In both our cases, our tubes needed to come out, and we both needed to be able to eat food and keep it down. In Mary’s case, she also needed to be able to successfully use her bag while they watched to make sure no infections occurred. My mother and Mary exchanged Christmas cards for many years afterwards, even after I’d long put the stay and my roommate out of my mind.

As a teenager, I counted the years, months, weeks, and days until I could go away to college. My hospital stay seriously interfered with my plans to stay away. I was forced to withdraw from school because I knew I could never catch up after missing the practically the entire month of November away from school. The thoughts of having to go home indefinitely caused me to panic, and my dread of being pitied resurfaced along with my long-buried fears about my body, my health, my endurance, and my ability to support myself in life.

My aunt and uncle drove up to Boston to see me. My father brought them into my room. All I remember is that they either expressed through sighs and sounds or with words that I felt were like pity, and I became enraged. I screamed at them to get out, that I didn’t want to be pitied, and I didn’t want to see them if they were only going to make me feel worse. I already felt and looked awful, with my tubes, hospital gown, and fighting a raging infection. I felt guilty and humiliated and angry, and I cried from the sheer frustration of my situation. When I cry, my nose gets stuffed and runs like I have a cold. I wanted to hide under the covers and disappear.

I remember spending time in child’s pose while on my bed in the hopes that I could encourage the gas to move through my system and come out the right end. I learned that nothing compares to when your digestive system is working properly. It is the most amazing experience in the world because I know what it’s like when it doesn’t. Sometimes I forget. But then life finds a way of reminding me, like it did earlier this month. I ended up in the ER with stomach pains like I have not felt since my last intestinal blockage episode in 1992.  But that’s for later.

As Thanksgiving approached, I asked about when I would be released. They were trying to decide when would be the right time, but I was determined to leave the hospital by Thanksgiving. The very idea of still being in the hospital on Thanksgiving, three weeks after I went to the ER, was unacceptable to state of mental health. There was simply nothing worse, to my mind, than being in a hospital on Thanksgiving. I simply was not going to have it.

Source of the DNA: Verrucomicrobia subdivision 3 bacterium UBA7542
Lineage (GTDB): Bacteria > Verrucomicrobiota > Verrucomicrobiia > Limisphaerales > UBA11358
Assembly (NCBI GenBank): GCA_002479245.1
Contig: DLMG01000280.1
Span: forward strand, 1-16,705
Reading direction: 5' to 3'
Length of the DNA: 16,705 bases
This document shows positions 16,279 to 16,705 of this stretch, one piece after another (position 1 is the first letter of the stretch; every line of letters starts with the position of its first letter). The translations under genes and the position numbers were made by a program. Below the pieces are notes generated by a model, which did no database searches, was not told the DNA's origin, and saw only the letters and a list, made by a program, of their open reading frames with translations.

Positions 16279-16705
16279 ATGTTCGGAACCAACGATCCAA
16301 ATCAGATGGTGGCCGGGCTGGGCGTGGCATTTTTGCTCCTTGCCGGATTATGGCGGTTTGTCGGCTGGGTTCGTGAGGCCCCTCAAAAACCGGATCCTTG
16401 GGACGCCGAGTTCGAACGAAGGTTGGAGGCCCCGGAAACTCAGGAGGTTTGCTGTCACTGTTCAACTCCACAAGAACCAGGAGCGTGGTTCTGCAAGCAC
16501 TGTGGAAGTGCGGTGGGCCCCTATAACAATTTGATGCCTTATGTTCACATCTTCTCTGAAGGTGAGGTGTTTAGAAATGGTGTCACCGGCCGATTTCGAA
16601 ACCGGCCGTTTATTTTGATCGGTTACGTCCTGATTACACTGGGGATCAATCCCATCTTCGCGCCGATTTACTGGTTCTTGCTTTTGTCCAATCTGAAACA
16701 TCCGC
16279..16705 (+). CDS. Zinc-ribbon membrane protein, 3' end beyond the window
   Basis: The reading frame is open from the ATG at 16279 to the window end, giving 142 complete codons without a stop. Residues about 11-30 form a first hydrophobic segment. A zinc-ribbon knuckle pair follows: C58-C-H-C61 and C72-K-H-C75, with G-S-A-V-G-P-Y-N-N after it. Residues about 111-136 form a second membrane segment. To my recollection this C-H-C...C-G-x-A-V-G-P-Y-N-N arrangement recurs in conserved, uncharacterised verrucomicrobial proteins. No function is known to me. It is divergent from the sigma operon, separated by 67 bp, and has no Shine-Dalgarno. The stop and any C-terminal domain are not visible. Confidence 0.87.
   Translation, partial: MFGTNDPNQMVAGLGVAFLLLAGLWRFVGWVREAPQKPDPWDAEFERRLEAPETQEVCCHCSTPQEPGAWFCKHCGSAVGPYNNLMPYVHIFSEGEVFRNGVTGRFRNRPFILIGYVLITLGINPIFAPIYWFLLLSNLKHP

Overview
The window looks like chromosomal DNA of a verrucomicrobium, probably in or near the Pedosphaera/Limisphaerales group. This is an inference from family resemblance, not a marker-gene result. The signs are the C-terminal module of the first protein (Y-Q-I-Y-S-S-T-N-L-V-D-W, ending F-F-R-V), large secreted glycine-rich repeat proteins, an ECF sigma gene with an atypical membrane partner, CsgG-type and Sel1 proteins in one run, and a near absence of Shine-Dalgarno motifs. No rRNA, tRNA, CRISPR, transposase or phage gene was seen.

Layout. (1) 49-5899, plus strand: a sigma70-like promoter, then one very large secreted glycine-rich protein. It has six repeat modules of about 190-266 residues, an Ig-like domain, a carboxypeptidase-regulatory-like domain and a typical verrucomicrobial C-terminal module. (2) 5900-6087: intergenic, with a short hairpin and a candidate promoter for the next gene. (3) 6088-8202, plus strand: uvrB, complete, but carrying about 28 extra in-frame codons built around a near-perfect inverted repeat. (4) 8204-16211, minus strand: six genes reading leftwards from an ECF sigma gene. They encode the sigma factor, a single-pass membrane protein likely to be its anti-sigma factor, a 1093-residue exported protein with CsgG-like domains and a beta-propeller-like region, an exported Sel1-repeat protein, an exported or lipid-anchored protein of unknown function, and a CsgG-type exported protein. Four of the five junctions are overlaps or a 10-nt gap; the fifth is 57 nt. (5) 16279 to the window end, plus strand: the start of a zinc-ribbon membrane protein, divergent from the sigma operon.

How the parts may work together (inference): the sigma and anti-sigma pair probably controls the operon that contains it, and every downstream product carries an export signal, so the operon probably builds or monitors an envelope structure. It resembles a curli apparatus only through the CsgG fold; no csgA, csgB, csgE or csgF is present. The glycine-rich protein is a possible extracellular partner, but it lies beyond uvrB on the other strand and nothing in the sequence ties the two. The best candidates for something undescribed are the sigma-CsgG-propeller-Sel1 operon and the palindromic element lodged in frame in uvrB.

Would they have let me go if I could not eat and poop? Of course not. I doubt they would have let me walk out of there. And I was lucky enough that I was able to leave the day before the holiday. But I didn’t go home. I fought with my sister about going home. I wanted to go back to my dorm to rest, and that’s what I ended up doing.

First, my mother and I went to the Registrar’s office at Boston University so I could withdraw for the semester. The day before Thanksgiving was technically the last day that I could have withdrawn without a financial penalty. However, after hearing what I’d been through, the staff member backdated my withdrawal form so that I could take incompletes on some classes and retake others the next semester.

So my mother and sister went back to NY, and I returned to live in my dorm. The school was not going to have time to kick me out of the dorm before the end of the semester arrived, and so, after the semester concluded, I went back home to New York to stay with my parents for the winter break.

~~ End of Part 4 ~~

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2 Comments

  1. Pingback: Illness, Alienation, and PTSD – Part 5 | playswithwords's Weblog

  2. Pingback: Illness, Alienation, and PTSD – Part 6 | playswithwords's Weblog